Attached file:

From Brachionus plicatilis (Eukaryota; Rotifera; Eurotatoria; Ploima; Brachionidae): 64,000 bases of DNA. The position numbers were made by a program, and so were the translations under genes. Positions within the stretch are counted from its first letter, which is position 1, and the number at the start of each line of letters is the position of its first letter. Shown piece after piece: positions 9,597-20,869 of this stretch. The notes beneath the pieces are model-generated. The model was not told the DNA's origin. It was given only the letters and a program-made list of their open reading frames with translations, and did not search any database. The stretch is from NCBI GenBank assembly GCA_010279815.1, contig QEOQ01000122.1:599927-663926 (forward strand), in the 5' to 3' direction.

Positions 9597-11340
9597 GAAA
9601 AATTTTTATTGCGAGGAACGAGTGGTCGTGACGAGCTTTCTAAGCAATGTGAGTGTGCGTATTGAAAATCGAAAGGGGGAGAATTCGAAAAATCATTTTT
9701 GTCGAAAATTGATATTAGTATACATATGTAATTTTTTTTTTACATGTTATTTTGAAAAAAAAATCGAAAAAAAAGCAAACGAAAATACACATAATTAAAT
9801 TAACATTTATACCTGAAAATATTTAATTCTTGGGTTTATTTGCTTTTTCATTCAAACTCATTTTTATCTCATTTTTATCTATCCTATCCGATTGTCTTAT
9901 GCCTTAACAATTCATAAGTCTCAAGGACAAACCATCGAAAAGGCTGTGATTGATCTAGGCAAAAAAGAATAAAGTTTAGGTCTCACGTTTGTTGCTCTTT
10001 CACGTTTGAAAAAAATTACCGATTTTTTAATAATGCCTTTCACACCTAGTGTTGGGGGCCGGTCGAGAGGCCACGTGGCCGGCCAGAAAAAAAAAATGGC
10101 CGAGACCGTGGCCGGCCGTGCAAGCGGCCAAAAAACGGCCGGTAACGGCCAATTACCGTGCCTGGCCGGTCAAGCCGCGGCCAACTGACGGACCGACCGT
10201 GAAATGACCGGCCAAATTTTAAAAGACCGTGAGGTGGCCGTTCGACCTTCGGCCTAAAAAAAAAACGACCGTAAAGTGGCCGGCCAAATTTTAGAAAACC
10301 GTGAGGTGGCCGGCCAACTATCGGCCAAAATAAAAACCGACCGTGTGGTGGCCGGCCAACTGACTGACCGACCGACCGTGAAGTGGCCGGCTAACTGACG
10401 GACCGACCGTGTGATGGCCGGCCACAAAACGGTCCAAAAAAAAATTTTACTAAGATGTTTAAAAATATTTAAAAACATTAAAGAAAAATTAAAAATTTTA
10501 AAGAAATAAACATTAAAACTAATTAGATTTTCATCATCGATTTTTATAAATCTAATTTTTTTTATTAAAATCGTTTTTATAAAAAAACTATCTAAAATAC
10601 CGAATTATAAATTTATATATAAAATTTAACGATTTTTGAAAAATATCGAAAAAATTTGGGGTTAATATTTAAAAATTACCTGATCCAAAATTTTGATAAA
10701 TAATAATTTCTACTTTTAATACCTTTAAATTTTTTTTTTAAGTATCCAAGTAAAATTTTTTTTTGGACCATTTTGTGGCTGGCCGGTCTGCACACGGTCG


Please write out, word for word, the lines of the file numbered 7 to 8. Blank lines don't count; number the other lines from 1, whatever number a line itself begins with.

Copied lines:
9901 GCCTTAACAATTCATAAGTCTCAAGGACAAACCATCGAAAAGGCTGTGATTGATCTAGGCAAAAAAGAATAAAGTTTAGGTCTCACGTTTGTTGCTCTTT
10001 CACGTTTGAAAAAAATTACCGATTTTTTAATAATGCCTTTCACACCTAGTGTTGGGGGCCGGTCGAGAGGCCACGTGGCCGGCCAGAAAAAAAAAATGGC